Monday, February 29, 2016

GB ltd versus EU plc

Many on the Left are critical of Fortress Europe and its lack of political accountability, but they are also generally positive about the EU and see it as playing a progressive role in national, continental and global politics. This does not mean that all of the Left are sympathetic to the EU. The NO2EU campaign, backed by the RMT union, offered “left-led opposition to the Euro super state” in European Parliament elections. The similarities between this form of anti-EU politics and the anti-EUism of right wing parties such as UKIP is alarming. Indeed the commonalities between far right and left wing positions demonstrate the need for an explicitly anti-national as well as anti-capitalist position.

Many on both the Left and Right of the political spectrum see Europe as a counter-balance to rampant global capitalism. Europe is seen as a blueprint for other societies to follow. Democracy and systems of state social welfare are frequently mentioned by Bernie Sanders. Europe is held up as a better model than the “casino capitalism” of America, for example. The supposedly benevolent, enlightened EU is seen as an example of an alternative, socially responsible form of capitalism.

Across Europe the far right, have moved away from explicitly racist positions are now beginning to develop strong anti-Islam positions which variously criticise Islam or its militant Islamist interpretation, focus on some of the anti-democratic and oppressive features of specific forms of Islam and argue they are incompatible with European ideals. This is a form of exclusionism not explicitly based on racial prejudice but on the perceived failure of Islam to adhere to what are seen to be European characteristics. Rather than being a characteristic of the far right this hostility towards Islam is now becoming a part of the normal political centre-ground. As well as being seen as the site of a more “humane” form of capitalism, Europe is also seen as the beacon of freedom and democracy. This has led many within the right to portray Europe as being in conflict with “Islamo-fascism”. This discourse is making its way into mainstream public debates. It is interesting that support for this comes from both the moderate left and right of the political spectrum.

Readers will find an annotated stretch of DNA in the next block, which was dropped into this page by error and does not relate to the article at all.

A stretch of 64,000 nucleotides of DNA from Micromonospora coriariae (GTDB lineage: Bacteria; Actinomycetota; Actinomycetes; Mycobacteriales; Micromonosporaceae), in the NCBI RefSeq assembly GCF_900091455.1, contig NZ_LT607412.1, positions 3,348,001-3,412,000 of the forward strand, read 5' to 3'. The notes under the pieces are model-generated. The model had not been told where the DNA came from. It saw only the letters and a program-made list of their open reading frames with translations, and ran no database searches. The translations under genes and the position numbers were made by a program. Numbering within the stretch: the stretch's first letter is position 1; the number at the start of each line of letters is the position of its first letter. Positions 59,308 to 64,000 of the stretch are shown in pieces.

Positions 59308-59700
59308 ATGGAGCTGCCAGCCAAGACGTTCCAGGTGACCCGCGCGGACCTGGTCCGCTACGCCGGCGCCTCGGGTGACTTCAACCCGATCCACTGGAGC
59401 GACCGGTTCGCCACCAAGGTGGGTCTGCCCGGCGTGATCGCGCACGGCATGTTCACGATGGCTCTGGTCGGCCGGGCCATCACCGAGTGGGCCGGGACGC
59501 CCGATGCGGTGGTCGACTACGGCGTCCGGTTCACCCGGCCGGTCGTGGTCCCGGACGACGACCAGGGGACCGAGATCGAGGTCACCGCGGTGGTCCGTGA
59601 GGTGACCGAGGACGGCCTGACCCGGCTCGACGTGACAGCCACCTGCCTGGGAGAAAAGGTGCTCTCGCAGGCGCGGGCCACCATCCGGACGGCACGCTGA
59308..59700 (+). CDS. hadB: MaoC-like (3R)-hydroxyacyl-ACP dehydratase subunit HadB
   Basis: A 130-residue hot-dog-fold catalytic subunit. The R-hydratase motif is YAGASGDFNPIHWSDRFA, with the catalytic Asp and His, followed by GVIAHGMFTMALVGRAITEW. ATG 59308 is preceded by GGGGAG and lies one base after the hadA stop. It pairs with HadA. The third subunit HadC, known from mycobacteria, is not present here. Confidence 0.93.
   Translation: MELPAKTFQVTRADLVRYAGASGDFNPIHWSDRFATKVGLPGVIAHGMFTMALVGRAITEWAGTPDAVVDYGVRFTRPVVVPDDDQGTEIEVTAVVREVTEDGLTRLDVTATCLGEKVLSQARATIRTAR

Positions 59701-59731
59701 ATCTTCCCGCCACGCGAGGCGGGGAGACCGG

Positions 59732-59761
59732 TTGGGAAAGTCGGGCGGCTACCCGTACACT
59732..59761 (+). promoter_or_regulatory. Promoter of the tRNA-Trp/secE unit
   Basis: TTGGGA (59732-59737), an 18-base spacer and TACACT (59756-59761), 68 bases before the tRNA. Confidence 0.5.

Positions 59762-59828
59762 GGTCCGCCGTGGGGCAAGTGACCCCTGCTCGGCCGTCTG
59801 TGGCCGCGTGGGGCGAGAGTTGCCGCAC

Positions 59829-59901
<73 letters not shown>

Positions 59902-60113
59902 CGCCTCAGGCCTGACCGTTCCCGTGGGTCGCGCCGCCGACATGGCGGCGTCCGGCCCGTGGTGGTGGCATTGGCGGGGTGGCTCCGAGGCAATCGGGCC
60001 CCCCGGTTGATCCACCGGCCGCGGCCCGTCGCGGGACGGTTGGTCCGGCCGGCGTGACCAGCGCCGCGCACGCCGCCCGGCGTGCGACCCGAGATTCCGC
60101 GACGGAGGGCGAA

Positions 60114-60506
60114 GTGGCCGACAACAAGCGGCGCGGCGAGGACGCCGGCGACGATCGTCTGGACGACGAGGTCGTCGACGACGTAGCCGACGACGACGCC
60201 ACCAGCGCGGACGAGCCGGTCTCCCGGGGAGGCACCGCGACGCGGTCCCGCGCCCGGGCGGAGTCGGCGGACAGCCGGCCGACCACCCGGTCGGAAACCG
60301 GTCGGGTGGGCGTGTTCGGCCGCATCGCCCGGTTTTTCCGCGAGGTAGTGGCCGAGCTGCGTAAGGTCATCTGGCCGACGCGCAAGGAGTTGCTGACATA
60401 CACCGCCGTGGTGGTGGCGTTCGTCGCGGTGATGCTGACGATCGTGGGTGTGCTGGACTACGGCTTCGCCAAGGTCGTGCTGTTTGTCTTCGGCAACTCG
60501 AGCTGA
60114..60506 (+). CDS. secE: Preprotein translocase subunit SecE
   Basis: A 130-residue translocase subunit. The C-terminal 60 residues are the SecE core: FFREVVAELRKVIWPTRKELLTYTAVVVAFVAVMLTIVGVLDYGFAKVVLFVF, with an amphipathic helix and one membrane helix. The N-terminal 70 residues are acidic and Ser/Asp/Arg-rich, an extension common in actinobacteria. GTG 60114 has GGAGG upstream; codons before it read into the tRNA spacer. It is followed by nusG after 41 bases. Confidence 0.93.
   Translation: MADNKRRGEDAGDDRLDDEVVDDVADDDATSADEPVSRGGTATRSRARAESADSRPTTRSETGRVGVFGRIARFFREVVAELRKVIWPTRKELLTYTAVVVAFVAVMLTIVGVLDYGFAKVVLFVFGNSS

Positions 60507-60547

Both the pro- and anti-EU campaigners recognise that even by current standards the EU is an undemocratic institution. They tap into and appeal to populism by declaring Europe is run by and for the bankers, a regression to conspiracy theories in which mysterious bankers pull the political strings in order to ensure maximum profits. Indeed those on the Left arguing for a Europe of peoples rather than bankers share a similarity with many on the far right who also see Europe as under threat from rampant speculative capital. The leave or stay positions share the same shortcomings: a false perspectives on capitalism and therefore false solutions which will be unsuccessful and exclusionary. Capitalism isn’t a conspiracy run by a cabal of fat cat bankers nor is it the imperialist project of Merkel, Hollande and Cameron. The true secret of society, the real power that drives it, is not that of an elite ruling, but rather the social relationships that we enter into every day. We make capitalism. To exit capitalism does not entail staying or leaving Europe. Support or non-support for the EU is not and cannot be considered an anti-capitalist position. It is important to recognise that the social welfare model that EU supporters applaud was the outcome of the struggles of workers movements. We cannot support the “enlightened” version capitalism of the EU; it must be rejected. The EU is a political structure that is to help manage both capital and populations. The EU is not and can never be an anti-capitalist structure. Our critique is not geographical, about where the borders of our political community should lie, nor is it technical, about the constitutional forms in which the domination of capital over our lives take place. It is a class analysis. Workers must be wary about getting sidetracked into discussing the management of capital.

29th of February

From the Guardian

Your salary is based on the assumption that you work full-time over a 365-day year?
Well, there are 366 days this year. Today, you’re basically working for free.
Our greedy corporate overlords should give us an extra day’s pay. 
Banks don’t usually count 29 February when they work out customer interest. Today, the banks keep back your hard-earned money as profit.

Sunday, February 28, 2016

Micro-finance - No Solution

The SOYMB blog has posted several times about the short-comings of micro-finance and the over-inflated claims for it as a solution to world poverty. This article confirms our opinion.